Railways re-nationalisation will pay for itself with more efficiency – McDonnell
John McDonnell dismissed claims Labour’s nationalisation programme represented a big hole in the party’s tax and spending plans.
Labour’s plan to re-nationalise the railways will pay for itself by delivering a more efficient service, shadow chancellor John McDonnell has said.
Mr McDonnell dismissed claims Labour’s nationalisation programme – including taking back the rail operating companies into public ownership as the current franchises end – represented a big hole in the party’s tax and spending plans.
“There isn’t a big hole in it.
“When you acquire an asset that is a valued asset, it pays for itself because it is an earning asset. That therefore covers the cost of nationalisation itself,” he told Sky News’ Sunday With Paterson show.
“It would be cost-free because it pays for itself. You get an income from the operation of the service.”
Just been revealed that the private companies running the East Coast Line have failed and the taxpayer will have to pick up a bill of up to £2bn.— Andy McDonald MP (@AndyMcDonaldMP) December 2, 2017
We must end the scandal of privatisation of our railways and bring them into public ownership so they work for the many, not the few. pic.twitter.com/tx0GPAsBYs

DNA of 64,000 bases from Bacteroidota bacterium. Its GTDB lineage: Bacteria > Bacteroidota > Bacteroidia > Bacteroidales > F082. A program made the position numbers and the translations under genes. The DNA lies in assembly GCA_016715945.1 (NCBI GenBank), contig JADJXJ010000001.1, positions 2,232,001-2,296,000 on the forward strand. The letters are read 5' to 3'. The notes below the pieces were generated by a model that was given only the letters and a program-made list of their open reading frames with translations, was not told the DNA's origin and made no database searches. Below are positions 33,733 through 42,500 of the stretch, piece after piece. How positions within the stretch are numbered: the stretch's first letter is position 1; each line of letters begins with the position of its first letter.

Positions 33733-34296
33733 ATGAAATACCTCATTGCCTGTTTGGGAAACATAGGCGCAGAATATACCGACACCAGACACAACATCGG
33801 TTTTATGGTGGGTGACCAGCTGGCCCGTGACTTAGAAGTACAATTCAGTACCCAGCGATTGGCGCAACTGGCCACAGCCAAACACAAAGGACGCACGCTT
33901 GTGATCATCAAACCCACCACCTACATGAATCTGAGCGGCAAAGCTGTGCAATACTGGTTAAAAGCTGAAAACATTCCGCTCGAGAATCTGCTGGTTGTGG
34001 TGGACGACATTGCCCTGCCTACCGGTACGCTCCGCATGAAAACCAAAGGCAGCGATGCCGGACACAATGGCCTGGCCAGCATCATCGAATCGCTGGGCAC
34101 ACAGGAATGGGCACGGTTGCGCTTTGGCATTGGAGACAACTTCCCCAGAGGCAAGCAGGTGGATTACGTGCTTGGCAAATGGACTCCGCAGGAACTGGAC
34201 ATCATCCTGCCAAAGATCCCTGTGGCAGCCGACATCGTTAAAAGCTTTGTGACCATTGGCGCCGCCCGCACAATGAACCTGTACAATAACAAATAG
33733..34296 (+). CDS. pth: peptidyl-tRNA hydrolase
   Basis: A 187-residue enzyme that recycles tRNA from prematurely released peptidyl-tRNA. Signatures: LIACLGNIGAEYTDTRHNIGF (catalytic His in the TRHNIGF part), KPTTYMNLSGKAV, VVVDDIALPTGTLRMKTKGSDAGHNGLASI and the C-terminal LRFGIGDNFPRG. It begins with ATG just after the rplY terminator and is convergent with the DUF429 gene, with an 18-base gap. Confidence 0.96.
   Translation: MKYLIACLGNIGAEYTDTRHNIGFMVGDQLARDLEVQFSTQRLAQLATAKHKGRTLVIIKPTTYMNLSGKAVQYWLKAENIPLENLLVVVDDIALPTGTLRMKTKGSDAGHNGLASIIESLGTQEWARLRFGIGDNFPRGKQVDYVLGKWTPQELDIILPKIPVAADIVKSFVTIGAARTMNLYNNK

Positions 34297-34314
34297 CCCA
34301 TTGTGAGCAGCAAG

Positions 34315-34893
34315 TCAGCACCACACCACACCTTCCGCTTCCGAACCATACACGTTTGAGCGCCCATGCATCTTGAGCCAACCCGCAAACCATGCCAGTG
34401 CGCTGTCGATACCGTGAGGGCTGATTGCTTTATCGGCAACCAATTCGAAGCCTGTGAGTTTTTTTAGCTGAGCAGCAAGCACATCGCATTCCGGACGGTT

He highlighted the example of the East Coast line which he said generated an income for the Treasury when it was temporarily re-nationalised and was facing the prospect of a further Government bail-out now it was in private hands.
“When the East Coast line was brought into the public sector and managed efficiently it paid into the Treasury £1 billion” he said.
“The Government is now having to bail out the East Coast line again. The cost is probably £2 billion.
“What we are saying is bring it into public ownership where it will be managed more effectively. It will pay for itself.”
Mr McDonnell insisted that a Labour government would be able to eliminate borrowing for day-to-day expenditure within five years while continuing to invest in the economy.
“What we are saying is that we will not borrow for day-to-day expenditure. What we are saying is that we will borrow for investment overall,” he said.
“That investment will cover its own costs because the rate of the investment will give us a return on that investment. We believe that over a five-year rolling programme we will be able to bring that deficit down.
“You invest in the economy, you grow the economy and that way the debt to GDP ratio comes down.
“Any day-to-day expenditure will be covered by the tax increase we have brought about which is largely on corporations and the rich and the top 5%.”